Pakistani Foreign Minister Urges Protests Around the World

Published August 12th, 2019 - 05:46 GMT
Pakistani Christian shout slogans in support of Kashmiris at a rally in the connection of the country Independence Day in Quetta on August 11, 2019, after the Indian government stripped Jammu and Kashmir of its autonomy. (BANARAS KHAN / AFP)
Pakistani Christian shout slogans in support of Kashmiris at a rally in the connection of the country Independence Day in Quetta on August 11, 2019, after the Indian government stripped Jammu and Kashmir of its autonomy. (BANARAS KHAN / AFP)
Highlights
Islamabad has already announced to observe Aug. 15 as 'black day' against India's Kashmir move.

Pakistani foreign minister urged Sunday overseas Pakistanis to stage protests in front of Indian High Commissions across the world on Aug. 15. 

"I would urge every overseas Pakistani to step out on 15th August to register their protest in front of India High Commissions across the world to stand up against the unlawful, brutal and forcible occupation of IOK [Indian occupied Kashmir] by India," Foreign Minister Shah Mahmood Qureshi tweeted.

Pakistani government announced on Wednesday to observe Aug. 15 as "black day" against Indian move to scrap special status of Indian administered Kashmir. India will celebrate its independence day on Aug. 15. 

"We stand in solidarity with our Kashmiri brothers and sisters who are being oppressed, silenced and subjugated by a fascist regime which mirrors Hitler's brutality in Munich," Qureshi added.

Qureshi on Sunday has arrived in Muzaffarabad, capital of Pakistan administered Kashmir, to show solidarity with Kashmiri people.

According to the Foreign Ministry, he will perform Eid prayer with Kashmiri people and will lead a rally in Muzaffarabad. 

Muslims in Pakistan and Kashmir will celebrate Eid al-Adha, Muslim religious holiday, on Monday.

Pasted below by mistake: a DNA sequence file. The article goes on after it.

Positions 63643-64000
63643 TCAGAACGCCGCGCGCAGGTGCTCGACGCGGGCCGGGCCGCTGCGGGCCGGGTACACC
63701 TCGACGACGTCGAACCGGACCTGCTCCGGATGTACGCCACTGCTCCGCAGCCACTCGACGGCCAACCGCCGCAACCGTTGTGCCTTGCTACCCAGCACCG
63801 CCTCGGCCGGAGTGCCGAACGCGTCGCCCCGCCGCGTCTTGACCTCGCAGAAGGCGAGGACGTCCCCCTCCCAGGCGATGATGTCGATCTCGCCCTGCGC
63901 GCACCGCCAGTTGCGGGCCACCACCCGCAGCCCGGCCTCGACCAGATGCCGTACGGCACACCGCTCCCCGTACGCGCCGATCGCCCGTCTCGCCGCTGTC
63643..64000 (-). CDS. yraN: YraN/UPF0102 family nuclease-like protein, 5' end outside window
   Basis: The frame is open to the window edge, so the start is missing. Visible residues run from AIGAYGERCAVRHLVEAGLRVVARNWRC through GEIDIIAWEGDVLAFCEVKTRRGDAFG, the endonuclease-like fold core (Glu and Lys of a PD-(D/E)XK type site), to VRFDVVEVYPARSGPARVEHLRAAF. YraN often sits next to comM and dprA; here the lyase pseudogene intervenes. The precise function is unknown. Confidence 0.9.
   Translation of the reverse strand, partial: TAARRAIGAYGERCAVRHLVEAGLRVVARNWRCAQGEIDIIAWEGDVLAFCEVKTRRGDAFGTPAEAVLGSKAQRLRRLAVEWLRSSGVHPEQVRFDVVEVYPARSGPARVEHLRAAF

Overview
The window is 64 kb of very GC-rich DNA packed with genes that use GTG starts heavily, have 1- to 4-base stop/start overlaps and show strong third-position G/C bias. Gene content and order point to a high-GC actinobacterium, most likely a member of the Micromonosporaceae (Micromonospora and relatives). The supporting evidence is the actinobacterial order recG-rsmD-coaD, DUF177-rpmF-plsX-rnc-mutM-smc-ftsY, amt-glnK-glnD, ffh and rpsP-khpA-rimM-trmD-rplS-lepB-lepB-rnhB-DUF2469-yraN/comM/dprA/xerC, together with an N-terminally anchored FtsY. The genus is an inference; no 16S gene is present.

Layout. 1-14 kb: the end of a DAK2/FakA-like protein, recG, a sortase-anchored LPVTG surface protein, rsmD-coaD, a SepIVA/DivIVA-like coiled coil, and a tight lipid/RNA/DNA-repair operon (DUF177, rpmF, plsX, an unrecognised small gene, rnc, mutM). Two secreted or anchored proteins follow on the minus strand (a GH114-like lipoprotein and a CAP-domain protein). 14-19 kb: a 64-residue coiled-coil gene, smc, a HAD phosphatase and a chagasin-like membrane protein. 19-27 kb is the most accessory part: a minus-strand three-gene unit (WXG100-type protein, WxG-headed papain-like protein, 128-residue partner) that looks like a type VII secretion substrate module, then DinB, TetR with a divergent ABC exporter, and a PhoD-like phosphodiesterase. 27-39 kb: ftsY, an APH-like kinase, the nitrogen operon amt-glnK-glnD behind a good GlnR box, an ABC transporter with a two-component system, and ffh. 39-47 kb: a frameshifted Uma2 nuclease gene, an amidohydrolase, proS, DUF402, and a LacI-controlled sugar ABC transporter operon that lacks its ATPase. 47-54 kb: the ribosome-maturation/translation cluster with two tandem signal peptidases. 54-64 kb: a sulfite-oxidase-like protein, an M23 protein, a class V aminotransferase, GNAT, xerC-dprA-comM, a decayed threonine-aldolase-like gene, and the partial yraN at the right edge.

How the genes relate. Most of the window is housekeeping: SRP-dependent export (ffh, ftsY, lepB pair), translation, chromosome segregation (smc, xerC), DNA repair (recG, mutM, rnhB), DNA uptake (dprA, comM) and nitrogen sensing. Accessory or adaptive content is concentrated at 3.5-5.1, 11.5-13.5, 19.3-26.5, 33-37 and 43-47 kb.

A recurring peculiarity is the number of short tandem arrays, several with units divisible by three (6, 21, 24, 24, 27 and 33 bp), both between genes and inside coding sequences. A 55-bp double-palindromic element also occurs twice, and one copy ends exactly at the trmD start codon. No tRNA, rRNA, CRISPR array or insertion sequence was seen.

Earlier, Qureshi also demanded the Indian government to ease curfew in Kashmir on eve of Eid al-Adha. 

"Pakistan has demanded India to ease curfew restrictions in occupied Kashmir on the eve of Eid al-Adha and allow Kashmiri people to offer sacrifices of animals on the occasion freely," Qureshi told state-run Radio Pakistan.

Tensions between Islamabad and New Delhi, the two longtime rivals have further escalated following India's move to revoke the special status of Jammu and Kashmir -- which allowed Kashmiri citizens to enact their own laws and prevented outsiders to settle and own land in the territory.

Kashmiri leaders and citizens fear this step is an attempt by the Indian government to change demography of the Muslim-majority state, where some groups have been fighting against Indian rule for independence, or for unification with neighboring Pakistan.

The Himalayan region is held by India and Pakistan in parts and claimed by both in full.

Since they were partitioned in 1947, the two countries have fought three wars -- in 1948, 1965 and 1971 -- two of them over Kashmir.

According to several human rights organizations, thousands of people have reportedly been killed in the conflict in the region since 1989.

This article has been adapted from its original source.


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